With The Late Show Connelly introduces a new character, detective Renee Ballard. Los Angeles detective Harry Bosch has been in and out of retirement in the last few books and his fans had to know that the end was coming. We can all hope that Late Show is the beginning of many featuring Renee, who unlike Harry Bosch is sexy.
Connelly is sixty years old but continues to write his own stuff, unlike many famous thriller writers who now ghost out their names. As always, his writing is concise, to the point, with direct, clear sentences, a contrast from L.S. Hilton whom I reviewed last month. Until you get toward the denouement, you can read Connelly while peeking at the television or listen while driving. Don’t tell him I said that.
Renee has been demoted to the night shift, jokingly called “the late show” by cops, at the Hollywood station after complaining that her lieutenant at headquarters downtown had made unwanted passes at her, like trying to lick her tonsils. Unfortunately, her five-year partner, detective Chastain, who witnessed the clumsy advances did not back her up and her complaint to the review board was dismissed. Immediately she’s kicked over to a substation with the worst shift for a detective. Apparently, the brass hopes she’ll just quit.
One night she and her new partner get a call about a stolen wallet and use of an elderly lady’s credit card. The event hardly seems worthy of a Michael Connelly thriller, and if any criticism can be leveled at the master, The Late Show does start a little slow. One famous British crime novelist once said, “Every mystery should begin with ‘A shot was heard.” This one doesn’t, but Connelly is cerebral, making the reader wonder where he’s going, and that’s good, too.
Later that night Renee and her not-very-ambitious-close- to-retirement partner are called to the hospital where a prostitute has been taken after what a vicious beating. When the nurses cut away her clothing they discover the woman is a he. Despite her partner’s disgust at the man-girl and his occupation Renee is determined to find the bastard who beat him to near death. We see Renee’s spirit when she dresses-down the indifferent beat cops for not sealing off the crime scene.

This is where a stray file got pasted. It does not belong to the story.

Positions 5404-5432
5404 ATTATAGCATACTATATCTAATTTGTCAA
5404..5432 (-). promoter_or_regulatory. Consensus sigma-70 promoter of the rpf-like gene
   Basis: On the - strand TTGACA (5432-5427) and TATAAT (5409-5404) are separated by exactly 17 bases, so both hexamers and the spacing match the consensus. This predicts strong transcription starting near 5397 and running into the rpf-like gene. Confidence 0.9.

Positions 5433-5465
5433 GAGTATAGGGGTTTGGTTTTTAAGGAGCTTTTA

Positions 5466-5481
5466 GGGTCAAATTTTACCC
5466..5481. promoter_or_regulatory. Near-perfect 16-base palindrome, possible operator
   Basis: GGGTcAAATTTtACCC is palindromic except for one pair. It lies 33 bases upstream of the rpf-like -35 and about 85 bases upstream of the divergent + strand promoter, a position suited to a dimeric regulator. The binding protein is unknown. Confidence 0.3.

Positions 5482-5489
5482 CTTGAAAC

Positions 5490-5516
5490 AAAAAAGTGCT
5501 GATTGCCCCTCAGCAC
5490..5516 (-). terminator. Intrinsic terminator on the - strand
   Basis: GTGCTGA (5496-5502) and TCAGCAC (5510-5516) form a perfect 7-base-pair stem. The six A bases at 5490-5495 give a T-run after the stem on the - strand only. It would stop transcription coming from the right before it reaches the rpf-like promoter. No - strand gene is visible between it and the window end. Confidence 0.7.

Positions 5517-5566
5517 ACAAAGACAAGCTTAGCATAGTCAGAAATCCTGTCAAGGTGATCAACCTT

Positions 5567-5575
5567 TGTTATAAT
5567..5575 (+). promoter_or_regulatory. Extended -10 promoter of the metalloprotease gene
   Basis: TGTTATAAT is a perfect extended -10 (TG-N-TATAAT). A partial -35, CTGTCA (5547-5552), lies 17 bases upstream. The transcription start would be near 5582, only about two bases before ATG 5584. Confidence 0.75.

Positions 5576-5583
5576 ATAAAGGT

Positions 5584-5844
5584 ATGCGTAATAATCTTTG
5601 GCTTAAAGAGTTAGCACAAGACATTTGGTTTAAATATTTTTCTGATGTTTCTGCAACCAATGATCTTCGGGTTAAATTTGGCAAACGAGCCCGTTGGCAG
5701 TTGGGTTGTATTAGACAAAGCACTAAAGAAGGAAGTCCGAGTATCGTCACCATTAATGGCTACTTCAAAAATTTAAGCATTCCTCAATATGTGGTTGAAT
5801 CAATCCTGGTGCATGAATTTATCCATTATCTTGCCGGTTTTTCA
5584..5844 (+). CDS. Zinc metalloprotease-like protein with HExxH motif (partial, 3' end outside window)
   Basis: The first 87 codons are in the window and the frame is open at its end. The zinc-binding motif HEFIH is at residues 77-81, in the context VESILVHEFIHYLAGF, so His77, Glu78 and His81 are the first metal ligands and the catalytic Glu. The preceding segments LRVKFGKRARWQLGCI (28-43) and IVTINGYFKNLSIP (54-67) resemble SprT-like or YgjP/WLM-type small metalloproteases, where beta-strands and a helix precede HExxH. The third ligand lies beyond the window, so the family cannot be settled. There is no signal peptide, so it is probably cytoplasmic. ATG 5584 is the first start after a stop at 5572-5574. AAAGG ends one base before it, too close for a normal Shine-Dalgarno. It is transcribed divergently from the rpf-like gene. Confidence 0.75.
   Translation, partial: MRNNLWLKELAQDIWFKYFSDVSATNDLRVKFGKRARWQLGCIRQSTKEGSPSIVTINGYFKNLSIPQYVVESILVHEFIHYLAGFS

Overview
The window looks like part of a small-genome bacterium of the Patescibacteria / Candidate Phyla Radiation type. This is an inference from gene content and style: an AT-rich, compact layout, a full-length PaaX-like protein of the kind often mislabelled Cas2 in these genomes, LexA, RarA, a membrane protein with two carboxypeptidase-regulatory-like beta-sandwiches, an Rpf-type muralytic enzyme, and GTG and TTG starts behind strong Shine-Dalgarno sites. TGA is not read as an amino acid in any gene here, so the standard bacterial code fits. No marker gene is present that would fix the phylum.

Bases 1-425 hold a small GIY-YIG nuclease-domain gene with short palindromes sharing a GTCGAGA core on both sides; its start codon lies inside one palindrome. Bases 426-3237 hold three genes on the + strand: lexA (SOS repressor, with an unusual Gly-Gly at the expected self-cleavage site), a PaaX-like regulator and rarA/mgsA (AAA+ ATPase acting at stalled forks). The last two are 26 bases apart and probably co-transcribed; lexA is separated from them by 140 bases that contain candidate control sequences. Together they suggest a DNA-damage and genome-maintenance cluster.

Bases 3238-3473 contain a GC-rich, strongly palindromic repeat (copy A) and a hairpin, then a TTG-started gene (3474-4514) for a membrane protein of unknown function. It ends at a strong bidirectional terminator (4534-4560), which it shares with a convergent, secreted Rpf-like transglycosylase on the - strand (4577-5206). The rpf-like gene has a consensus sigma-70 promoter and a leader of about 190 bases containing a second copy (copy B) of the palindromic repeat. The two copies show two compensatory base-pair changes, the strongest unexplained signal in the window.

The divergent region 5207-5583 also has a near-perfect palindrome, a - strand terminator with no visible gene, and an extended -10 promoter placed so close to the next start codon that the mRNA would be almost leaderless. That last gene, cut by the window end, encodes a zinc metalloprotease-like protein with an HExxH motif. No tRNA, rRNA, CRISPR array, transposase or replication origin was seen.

As their shift is ending a mass shooting occurs at a night club. The overwhelmed guys assigned to the killings need a detective to accompany one of the wounded to the hospital in case she is revived and can talk. Renee accompanies the waitress who apparently was an unfortunate bystander to the hospital but is unable to get a statement before she codes and dies. When Renee returns to the scene of the shooting she is told in no uncertain terms by her former lieutenant that she is not in the least welcome on the scene or as part of the investigation.
For many pages, the reader will wonder how this can all be tied together. But Connelly is the master of connecting loose dots and does so brilliantly in The Late Show. As always, Connelly adds fascinating details about a big city police operation and the politics involved. Like Bosch, Renee is on the outs with the brass and teetering on the edge of dismissal. And who but Connelly would create a cop character who is essentially homeless, sleeping on the beach after working nights and then surfing in the morning?
When her former partner, Chastain, who is leading the investigation into the mass shooting is himself assassinated, the book roars along at a fast pace leading to Renee getting into more danger than I ever recall Bosch facing. She realizes her dead former partner has left her and only her a clue to the night club shooting. In a riveting scene Renee escapes a killer and administers street justice, which of course is second-guessed by the politicians wearing uniforms. The beautiful Hawaiian is tough, relentless, and like Bosch uninterested in sucking up to her superiors. A heroine for our time.
It’s a good weekend read and we will all want more from Connelly and Renee.
Steve E Clark as seen in the New York Times is Author of Justice Is for the Lonely and Justice Is for the Deserving, Kristen Kerry Novels Of Suspense. You can purchase his books via SteveClarkAuthor.com/BuyBook or request it at your local book store. Want to know more about Steve Clark, read more reviews or speak directly with Steve? Learn more about Steve at SteveClarkAuthor.com